Apple silicon is a series of Mac processors developed by Apple. For several decades, Apple built Macintosh computers with CPUs from third-party manufacturers, including Motorola, IBM, and Intel. On June 22, 2020, Apple announced it would be transitioning its Mac lineup to "Apple silicon," a proprietary processor technology.
Similar to Apple-developed processors found in iPhones and iPads, Apple silicon processors use a System on a Chip (SoC) architecture. The SoC design includes a CPU, GPU, and several application-specific processors. Examples of additional processors include:
- A media engine for media playback
- A neural engine for machine learning applications
- Efficiency cores for low-power computing
Most processors within an Apple silicon SoC are multi-core, meaning they have multiple processing cores. The M1, Apple's first "Apple silicon" chip, was released in November 2020 with the MacBook Air and Mac mini. It has 4 performance cores (primary CPU processors), 4 efficiency cores, 8 GPU cores, and a 16-core neural engine.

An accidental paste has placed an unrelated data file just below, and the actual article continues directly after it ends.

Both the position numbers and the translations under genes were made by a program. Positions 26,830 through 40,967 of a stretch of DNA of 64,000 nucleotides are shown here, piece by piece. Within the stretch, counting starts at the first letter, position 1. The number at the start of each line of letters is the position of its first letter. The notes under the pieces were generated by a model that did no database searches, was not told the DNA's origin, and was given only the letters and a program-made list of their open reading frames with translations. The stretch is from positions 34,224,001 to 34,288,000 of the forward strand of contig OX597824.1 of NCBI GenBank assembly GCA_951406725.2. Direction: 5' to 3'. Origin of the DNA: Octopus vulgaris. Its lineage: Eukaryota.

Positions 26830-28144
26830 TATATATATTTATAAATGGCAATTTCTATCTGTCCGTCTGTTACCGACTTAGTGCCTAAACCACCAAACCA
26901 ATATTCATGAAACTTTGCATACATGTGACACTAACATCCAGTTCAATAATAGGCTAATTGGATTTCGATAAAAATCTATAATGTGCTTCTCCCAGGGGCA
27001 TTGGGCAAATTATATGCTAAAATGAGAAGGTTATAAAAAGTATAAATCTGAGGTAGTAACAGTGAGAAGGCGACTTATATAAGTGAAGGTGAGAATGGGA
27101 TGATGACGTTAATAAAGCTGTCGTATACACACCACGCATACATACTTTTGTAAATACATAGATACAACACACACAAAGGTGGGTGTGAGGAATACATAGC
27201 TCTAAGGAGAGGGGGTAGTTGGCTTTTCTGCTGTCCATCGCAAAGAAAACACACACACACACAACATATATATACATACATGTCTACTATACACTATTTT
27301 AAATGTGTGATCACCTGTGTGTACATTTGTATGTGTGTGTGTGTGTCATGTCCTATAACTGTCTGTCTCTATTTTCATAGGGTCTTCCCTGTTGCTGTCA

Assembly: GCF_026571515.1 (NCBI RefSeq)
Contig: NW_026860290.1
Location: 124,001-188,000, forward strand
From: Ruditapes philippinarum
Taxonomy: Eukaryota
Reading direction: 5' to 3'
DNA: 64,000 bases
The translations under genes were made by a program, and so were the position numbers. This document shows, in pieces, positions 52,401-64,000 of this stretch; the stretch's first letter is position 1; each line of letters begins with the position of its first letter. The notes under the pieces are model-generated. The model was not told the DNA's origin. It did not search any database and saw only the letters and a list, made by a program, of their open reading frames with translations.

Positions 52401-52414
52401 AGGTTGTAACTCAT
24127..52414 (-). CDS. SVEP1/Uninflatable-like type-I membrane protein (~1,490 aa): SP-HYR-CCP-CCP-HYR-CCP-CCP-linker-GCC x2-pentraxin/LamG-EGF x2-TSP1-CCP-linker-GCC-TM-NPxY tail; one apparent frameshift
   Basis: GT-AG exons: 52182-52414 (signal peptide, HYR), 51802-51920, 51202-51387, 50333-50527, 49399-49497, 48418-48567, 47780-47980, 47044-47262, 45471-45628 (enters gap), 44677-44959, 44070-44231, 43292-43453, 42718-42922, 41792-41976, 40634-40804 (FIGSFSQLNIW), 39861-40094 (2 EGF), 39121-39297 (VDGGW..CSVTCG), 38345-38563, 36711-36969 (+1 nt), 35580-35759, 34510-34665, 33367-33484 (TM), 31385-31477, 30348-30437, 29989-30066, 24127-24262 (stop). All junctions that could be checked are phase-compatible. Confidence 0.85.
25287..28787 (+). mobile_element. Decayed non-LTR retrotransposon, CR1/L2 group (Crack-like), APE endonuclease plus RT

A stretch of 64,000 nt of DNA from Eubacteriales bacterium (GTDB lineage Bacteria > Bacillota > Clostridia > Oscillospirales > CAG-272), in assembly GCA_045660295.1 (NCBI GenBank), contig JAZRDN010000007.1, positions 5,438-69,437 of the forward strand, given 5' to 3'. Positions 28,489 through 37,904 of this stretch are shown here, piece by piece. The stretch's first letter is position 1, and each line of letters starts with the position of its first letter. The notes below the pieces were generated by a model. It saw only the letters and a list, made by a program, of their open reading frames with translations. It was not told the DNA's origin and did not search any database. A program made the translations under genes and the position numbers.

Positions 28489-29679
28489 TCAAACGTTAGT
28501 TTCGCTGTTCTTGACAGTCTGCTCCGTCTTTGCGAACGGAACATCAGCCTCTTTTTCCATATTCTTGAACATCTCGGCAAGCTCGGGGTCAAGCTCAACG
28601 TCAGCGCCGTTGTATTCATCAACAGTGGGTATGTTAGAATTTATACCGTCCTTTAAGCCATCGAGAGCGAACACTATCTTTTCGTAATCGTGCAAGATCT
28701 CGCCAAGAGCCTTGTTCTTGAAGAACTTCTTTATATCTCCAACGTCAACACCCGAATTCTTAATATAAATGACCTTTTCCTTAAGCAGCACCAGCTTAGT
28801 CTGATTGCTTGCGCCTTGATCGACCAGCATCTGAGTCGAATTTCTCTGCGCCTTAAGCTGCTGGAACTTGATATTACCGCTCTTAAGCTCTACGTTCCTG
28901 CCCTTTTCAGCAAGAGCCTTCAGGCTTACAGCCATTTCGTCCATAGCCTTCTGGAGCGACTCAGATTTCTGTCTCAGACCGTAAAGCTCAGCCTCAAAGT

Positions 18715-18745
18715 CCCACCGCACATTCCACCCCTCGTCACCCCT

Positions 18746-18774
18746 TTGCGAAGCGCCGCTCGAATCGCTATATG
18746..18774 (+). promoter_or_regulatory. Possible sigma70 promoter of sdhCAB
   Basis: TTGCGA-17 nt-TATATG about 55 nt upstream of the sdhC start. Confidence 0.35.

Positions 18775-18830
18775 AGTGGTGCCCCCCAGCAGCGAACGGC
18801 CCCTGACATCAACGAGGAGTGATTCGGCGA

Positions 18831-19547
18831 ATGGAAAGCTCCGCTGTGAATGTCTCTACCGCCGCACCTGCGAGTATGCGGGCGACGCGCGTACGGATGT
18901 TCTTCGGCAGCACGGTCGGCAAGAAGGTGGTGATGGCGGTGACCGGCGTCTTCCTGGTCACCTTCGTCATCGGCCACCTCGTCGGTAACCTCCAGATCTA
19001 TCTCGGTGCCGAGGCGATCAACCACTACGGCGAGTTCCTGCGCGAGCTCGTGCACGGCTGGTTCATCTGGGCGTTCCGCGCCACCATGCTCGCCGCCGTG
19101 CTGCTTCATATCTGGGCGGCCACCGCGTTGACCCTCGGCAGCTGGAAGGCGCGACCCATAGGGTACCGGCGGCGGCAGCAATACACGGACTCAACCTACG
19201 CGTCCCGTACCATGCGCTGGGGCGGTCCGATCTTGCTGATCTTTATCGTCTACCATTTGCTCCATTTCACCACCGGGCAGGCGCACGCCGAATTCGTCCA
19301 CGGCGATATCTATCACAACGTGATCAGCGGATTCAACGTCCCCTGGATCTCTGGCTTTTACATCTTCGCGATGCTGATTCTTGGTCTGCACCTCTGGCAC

The M1 Pro, released in October 2021 with the MacBook Pro, has 8 performance cores, 2 efficiency cores, 16 GPU cores, and a 16-core neural engine. The M1 Max, released alongside the M1 Pro, has 8 performance cores (primary CPU processors), 2 efficiency cores, 32 GPU cores, and a 16-core neural engine. Future Apple silicon chips are expected to have even more processing cores.